Unlike SSDs and hard drives which have Self-Monitoring, Analysis and Reporting (SMART) Technology, most SD cards do not have built-in status monitoring and reporting technology. So it’s actually very difficult to check the actual health of the SD card.
Most modern Industry standard SD cards do have such technology. But since they are much more expensive and not available in large quantities in the market, most people go for the commercial grade ones. For this, the only way is to estimate the remaining life by checking the actual usable size of the SD card (after deducting all the bad and corrupt sectors).
While this process doesn’t give a good estimate of the health of the SD card, you can still use it on a Windows system to see if the card is damaged or not.
What Affects SD Card Health?
SD cards have a limited lifespan due to a limit on the possible number of write cycles. However, several other factors could further damage his health.
Finite Write Cycle
The SD card contains an SD microcontroller and a NAND flash chip. The data is actually stored on the NAND chip (which holds multiple flash cells), and the microcontroller is responsible for accessing the blocks in the NAND flash.
NAND chips or flash memory do not work like magnetic memory. If you have written data to a block of flash memory, it is impossible to rewrite the block unless you erase its contents.
Because a NAND chip is a semiconductor device, the erasing and writing processes constantly consume flash cells. So, all cells have a finite number of write cycles. The amount depends on the density of the chip and the technology used.
After crossing this limit, the cell or block becomes dead and cannot be used. And if a lot of blocks are dead, the SD card will lock itself and go into permanent write protection mode.
Most SD microcontrollers perform wear leveling to extend the life of the SD card. This technology uses the number of erases per block to spread the number of deletes evenly across flash memory. However, the write cycle limit remains.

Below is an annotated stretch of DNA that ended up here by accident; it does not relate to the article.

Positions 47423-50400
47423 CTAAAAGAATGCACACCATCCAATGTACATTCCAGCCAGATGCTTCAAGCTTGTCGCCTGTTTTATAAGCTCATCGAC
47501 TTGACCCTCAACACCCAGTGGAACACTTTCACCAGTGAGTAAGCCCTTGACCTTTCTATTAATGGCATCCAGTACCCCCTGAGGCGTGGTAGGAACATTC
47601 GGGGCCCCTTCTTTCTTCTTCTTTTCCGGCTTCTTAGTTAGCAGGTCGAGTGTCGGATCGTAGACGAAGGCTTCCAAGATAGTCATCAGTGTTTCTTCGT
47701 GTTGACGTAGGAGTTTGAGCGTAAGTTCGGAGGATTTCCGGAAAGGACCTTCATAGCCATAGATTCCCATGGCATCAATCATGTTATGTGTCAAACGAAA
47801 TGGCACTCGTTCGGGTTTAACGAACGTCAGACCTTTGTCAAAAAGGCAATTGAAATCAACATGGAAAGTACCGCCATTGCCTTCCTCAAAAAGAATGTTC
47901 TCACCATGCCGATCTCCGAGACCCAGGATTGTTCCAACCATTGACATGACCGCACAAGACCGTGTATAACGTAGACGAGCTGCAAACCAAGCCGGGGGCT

In general, inexpensive SD cards can last up to thousands of write cycles, and expensive ones can last hundreds of thousands. If you use SD cards properly, you can keep using them for 5-10 years depending on where you use them.
Physical Damage and Contact Wear
SD cards use gold-plated contacts as the interface to transfer data between the card and the device. Abrasive materials or frequent insertion and removal can scratch the contacts and wear them out. In such a case, the SD card will not work because it cannot set up a connection with any device.
Also, because contact wear doesn’t affect the NAND chip, it won’t display the NAND chip when you check the health of the SD card. So you need to physically look for it by observing its contacts. The black or dark smudges you may see on your contacts are not scratches, but accumulations of dirt that you can easily clean. You should look for white lines or marks to check for streaks.
In addition to contact wear and tear, physical damage to the plastic or the chips inside will also cause the card to fail.
All semiconductor devices, including SD cards, cannot work properly under hazardous conditions such as high heat, water, etc.
If the card is exposed to such conditions, the chip or its circuitry will suffer internal damage, and the card will fail as a result.
How to Check SD Card Health in Windows?
You can use the CHKDSK tool in Windows to look for any attempts to repair any file system corruption on the SD card.